Since the federal individual mandate was eliminated from the Affordable Care Act many states have put in place an individual mandate at the state level. The latest state to join the “individual mandate” club is California.
Effective on January 1, 2020, California now has its own individual state mandate. All California residents must enroll themselves in health insurance coverage through either their employer or the open marketplace to avoid paying a penalty when they file their state income taxes next year.
Why Create An Individual Mandate?
After the federal individual mandate was rolled back, California experienced a noticeable decline in the number of residents that were enrolled in a health insurance plan. This decline in enrollment leads to higher premiums for all enrollees. The individual mandate was created to combat this problem. The increase in enrollment should drive premiums down for all California residents.
What Are The Penalties?
The penalty amounts for tax year 2020 are $695.00 for adults and $347.50 for each uninsured child or alternately 2.5% of gross income. The rule of thumb here is that residents who fail to acquire healthcare with the required minimum essential coverage will be charged.
What Are The Exceptions?
There are exceptions to this new state mandate. Some individuals will be exempt from paying these penalties. The main exception will be for individuals and families whose gross income falls below the tax-filing threshold.
There will also be exceptions for individuals that are members of healthcare sharing ministries and those who are incarcerated. If your current health insurance is deemed unaffordable then you are also exempt.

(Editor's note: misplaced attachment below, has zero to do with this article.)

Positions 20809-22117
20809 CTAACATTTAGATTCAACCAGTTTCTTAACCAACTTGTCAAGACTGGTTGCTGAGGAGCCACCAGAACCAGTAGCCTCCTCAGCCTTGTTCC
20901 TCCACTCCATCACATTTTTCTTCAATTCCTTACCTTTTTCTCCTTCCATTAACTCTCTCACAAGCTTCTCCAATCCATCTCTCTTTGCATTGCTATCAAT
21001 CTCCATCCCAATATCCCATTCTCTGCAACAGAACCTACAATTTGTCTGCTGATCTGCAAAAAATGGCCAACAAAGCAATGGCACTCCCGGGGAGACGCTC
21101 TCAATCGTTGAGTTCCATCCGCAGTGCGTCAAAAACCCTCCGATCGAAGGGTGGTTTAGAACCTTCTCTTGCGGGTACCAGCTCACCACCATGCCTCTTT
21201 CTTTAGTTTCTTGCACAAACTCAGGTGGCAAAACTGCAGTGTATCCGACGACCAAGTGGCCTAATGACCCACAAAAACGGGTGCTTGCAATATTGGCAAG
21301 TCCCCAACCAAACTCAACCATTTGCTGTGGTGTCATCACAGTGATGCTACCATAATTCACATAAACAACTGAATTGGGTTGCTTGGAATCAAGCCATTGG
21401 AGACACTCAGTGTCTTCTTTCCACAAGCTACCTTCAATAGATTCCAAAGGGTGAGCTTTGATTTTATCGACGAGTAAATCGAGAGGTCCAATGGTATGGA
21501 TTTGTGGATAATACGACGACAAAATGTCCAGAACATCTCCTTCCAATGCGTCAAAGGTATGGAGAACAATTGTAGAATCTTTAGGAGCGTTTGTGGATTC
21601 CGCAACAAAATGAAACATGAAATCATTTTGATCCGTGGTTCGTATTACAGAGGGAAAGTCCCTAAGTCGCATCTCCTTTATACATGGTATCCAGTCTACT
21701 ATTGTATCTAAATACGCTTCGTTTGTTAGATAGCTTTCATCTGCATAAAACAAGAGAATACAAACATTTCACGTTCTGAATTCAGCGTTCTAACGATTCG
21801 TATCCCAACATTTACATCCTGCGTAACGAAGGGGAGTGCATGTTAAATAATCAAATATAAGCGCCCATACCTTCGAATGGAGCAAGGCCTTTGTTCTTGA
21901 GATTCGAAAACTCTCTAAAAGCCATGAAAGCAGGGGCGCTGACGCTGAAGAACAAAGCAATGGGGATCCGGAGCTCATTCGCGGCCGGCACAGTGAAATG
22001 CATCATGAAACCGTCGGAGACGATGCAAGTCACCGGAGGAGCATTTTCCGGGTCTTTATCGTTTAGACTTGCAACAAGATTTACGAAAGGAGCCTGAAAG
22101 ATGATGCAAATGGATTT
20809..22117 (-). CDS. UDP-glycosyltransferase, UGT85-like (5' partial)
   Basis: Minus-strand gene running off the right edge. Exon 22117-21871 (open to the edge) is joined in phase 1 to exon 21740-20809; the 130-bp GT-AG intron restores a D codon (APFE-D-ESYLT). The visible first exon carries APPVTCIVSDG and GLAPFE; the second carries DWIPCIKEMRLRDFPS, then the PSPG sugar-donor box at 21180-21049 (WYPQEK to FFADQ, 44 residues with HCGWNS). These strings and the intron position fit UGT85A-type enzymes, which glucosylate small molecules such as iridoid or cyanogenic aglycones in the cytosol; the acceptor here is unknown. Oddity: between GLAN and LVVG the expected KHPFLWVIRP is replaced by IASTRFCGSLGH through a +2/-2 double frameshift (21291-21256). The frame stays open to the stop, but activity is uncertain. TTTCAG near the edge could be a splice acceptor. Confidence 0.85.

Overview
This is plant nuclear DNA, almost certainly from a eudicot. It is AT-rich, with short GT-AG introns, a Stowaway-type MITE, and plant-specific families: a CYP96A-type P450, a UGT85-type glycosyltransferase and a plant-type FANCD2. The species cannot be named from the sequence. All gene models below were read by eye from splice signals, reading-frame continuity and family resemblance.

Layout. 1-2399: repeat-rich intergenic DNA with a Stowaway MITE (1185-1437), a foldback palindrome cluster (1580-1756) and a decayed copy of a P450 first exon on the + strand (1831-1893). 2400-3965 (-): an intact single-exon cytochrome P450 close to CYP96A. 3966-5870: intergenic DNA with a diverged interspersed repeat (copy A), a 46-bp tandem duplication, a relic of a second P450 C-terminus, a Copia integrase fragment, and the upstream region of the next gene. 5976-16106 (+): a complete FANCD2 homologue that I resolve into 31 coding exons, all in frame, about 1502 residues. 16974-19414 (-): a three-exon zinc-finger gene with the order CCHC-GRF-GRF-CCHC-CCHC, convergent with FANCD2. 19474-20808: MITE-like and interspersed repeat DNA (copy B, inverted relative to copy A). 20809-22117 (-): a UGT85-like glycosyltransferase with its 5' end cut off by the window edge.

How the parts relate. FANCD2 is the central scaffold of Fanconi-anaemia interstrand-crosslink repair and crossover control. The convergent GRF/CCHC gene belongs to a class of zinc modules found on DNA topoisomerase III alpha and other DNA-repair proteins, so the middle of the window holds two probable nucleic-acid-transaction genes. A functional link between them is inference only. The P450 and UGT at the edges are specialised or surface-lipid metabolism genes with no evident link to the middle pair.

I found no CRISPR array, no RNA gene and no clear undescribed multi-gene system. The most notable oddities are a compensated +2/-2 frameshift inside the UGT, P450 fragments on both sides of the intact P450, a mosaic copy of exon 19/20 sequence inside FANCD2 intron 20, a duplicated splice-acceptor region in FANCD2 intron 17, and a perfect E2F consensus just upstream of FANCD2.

Circumstances change and your health insurance may change in a given tax year. The new law accounts for this, if an individual has a gap in health insurance that lasts three months or less they will not be charged a penalty.
What Is The New Employee Responsibility?
Another new aspect of the California individual mandate is the new reporting responsibility for self-funded employers. Self-funded employers use their company’s own funds to pay out claims for employees and their dependents rather than contracting the full services of an insurance company. These employers will now be required to report their employee health insurance coverage information to the IRS as well as their employees by furnishing recipient copies.
What About Subsidies?
The good news is that the state of California will be expanding their subsidy program significantly. This means that more individuals will receive premium tax credits to help them pay for their health insurance premiums.
The bad news is that applicable large employers will have to be even more vigilant when supplying their employees with minimum essential coverage. If any of their employees receive a premium tax credit on the open market then they will be penalized and fined for providing unaffordable health insurance.
The Affordable Care Act is always changing and ACAwise has a team of experts to help you keep up and stay complaint! You may not be an employer in California but you can rest assured that ACAwise is ready to streamline your ACA reporting to fit your specific needs, no matter where you are located!